We recently broke down and hired a woman to clean up our mess who has managed to elevate the act of cleaning a home to an art form. She cleans my house like she was born to do so, and I have to stifle the urge to kiss her directly on the mouth and maybe even slip her the tiniest bit of tongue to express the depth of my gratitude and devotion as I hand her the check I have written out of pure reverence for her talent and expertise. She cleans my house in a way that has exceeded all of my possible expectations. I feel blessed by her brilliance and am convinced that Carrie would be able to explain if given the opportunity, exactly how cleaning falls within her top five strengths. If you call, email, text or skywrite me for my cleaning woman’s number after reading this, know that I am perfectly willing to share, provided that it doesn’t interfere with time she has set aside for me. Don’t even try it, people.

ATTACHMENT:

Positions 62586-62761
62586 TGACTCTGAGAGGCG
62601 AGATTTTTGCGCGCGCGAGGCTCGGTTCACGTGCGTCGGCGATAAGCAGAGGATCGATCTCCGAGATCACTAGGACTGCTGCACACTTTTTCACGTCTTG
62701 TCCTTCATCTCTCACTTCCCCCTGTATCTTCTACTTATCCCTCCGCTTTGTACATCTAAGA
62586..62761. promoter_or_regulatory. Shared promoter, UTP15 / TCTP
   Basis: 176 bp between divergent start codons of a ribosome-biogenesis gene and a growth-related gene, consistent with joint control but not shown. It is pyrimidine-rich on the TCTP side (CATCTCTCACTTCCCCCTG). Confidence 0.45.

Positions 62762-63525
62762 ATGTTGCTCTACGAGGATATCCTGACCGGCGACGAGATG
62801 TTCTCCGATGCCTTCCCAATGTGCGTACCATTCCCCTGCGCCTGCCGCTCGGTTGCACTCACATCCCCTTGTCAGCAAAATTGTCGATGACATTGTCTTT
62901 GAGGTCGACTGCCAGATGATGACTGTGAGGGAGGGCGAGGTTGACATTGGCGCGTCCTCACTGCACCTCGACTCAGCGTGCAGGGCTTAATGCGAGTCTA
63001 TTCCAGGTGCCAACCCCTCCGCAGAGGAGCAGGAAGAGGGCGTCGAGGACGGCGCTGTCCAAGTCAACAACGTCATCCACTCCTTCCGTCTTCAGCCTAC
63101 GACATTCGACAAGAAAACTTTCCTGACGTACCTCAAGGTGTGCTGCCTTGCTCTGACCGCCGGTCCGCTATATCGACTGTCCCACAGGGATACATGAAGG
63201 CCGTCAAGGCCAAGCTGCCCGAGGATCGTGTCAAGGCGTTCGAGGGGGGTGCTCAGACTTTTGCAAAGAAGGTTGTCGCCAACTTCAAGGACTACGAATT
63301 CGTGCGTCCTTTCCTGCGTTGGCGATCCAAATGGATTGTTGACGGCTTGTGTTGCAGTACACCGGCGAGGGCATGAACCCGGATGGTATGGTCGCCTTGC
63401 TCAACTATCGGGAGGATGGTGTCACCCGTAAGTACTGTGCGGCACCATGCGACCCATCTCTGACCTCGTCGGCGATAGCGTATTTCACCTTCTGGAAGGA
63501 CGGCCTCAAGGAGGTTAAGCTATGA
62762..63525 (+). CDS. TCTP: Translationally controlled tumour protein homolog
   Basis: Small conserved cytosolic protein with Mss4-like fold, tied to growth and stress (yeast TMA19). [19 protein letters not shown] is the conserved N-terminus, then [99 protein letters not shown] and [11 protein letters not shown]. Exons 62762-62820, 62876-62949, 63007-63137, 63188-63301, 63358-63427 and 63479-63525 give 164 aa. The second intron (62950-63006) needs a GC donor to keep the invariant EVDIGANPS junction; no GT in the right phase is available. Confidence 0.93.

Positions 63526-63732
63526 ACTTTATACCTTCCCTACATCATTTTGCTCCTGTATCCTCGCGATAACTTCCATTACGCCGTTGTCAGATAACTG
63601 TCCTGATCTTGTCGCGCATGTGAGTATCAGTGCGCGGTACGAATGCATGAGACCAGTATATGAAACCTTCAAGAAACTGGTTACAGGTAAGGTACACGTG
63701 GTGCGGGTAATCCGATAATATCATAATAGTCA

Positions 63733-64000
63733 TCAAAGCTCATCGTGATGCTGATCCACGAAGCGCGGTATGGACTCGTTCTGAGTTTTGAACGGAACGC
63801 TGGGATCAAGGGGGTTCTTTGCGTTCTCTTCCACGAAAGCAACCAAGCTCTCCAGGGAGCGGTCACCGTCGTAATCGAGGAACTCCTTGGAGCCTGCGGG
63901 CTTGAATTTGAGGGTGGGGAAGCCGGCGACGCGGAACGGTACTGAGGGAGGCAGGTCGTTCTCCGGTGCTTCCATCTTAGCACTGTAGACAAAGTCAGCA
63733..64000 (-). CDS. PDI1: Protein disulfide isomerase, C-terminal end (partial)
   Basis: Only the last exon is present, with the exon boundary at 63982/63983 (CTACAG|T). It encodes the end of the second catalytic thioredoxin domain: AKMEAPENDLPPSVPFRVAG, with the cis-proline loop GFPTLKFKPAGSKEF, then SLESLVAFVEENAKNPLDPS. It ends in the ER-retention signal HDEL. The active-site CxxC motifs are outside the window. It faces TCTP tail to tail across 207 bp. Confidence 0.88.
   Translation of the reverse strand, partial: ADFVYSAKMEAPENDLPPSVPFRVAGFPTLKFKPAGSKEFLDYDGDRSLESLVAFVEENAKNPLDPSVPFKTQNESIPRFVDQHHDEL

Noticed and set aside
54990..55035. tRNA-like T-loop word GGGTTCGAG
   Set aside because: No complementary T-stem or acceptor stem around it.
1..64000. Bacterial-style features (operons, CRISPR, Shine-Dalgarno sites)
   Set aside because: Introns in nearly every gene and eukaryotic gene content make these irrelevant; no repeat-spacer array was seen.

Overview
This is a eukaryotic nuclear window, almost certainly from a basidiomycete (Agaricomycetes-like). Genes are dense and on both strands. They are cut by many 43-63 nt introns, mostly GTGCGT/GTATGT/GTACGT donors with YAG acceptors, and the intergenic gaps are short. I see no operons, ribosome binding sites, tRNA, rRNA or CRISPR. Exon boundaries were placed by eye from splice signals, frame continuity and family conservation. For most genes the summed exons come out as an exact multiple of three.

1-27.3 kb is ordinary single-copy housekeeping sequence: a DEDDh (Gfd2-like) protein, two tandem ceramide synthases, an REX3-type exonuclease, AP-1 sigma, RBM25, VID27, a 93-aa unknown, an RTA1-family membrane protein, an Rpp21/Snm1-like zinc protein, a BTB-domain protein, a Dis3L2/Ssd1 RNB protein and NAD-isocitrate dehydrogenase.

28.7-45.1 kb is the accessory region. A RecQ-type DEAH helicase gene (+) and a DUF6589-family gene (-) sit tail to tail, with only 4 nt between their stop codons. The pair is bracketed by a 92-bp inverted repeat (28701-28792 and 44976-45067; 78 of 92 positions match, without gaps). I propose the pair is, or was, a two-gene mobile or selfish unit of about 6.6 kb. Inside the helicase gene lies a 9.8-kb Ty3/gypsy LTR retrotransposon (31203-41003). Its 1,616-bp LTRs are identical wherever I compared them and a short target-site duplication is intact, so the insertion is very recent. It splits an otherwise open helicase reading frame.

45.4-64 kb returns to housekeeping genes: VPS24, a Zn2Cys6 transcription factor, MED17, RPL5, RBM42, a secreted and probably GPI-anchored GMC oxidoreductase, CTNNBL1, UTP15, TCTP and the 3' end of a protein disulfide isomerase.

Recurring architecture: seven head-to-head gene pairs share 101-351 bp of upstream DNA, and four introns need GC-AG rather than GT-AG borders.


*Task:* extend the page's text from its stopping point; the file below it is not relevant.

I am left with the hard cold reality that cooking and cleaning, two of the most traditional duties of a housewife are not included within my top five strengths. I try to take comfort in the knowledge that I am not the first or the last to be slightly mismatched in my current job.
Perhaps out of desperation or maybe exhaustion, I propose that rather than focusing on our perceived weaknesses as housewives, moms and women, can we just focus on what we are great at and drop the judgment? End the comparing and despairing? Compare, despair. Compare, despair. It never ends well. I am continually working to stop the dance in my head of comparison that seems to happen so easily and replace it with acceptance and appreciation for who I am.